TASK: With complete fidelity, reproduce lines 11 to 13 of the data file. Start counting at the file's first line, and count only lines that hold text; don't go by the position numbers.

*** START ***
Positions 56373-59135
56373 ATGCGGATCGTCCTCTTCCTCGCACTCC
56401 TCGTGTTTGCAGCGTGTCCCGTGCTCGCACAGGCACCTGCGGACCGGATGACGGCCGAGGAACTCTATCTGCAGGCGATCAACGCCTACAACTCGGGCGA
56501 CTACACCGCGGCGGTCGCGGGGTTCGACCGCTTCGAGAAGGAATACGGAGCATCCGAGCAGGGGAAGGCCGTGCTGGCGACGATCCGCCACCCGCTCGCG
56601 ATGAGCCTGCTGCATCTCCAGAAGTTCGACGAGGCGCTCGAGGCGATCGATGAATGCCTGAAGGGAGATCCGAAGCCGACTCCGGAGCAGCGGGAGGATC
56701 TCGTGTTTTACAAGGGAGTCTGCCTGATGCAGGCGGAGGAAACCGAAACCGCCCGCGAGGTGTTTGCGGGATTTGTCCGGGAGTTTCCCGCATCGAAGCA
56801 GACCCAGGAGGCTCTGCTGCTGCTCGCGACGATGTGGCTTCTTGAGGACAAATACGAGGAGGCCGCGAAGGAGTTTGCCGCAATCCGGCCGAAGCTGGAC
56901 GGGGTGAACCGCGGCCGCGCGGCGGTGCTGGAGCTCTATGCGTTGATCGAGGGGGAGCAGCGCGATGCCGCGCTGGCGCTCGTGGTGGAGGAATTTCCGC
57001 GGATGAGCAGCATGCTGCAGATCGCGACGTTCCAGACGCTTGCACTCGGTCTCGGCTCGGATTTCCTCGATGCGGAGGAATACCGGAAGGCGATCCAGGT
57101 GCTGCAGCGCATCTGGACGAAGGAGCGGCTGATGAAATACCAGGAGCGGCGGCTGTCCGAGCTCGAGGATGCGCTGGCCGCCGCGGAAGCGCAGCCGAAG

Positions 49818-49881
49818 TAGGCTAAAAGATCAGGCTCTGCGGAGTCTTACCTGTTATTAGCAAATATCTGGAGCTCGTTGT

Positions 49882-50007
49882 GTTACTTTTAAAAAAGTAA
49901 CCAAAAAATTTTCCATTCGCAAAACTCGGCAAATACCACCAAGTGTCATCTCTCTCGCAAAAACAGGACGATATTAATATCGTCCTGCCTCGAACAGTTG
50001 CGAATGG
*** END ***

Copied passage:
Positions 49818-49881
49818 TAGGCTAAAAGATCAGGCTCTGCGGAGTCTTACCTGTTATTAGCAAATATCTGGAGCTCGTTGT

Positions 49882-50007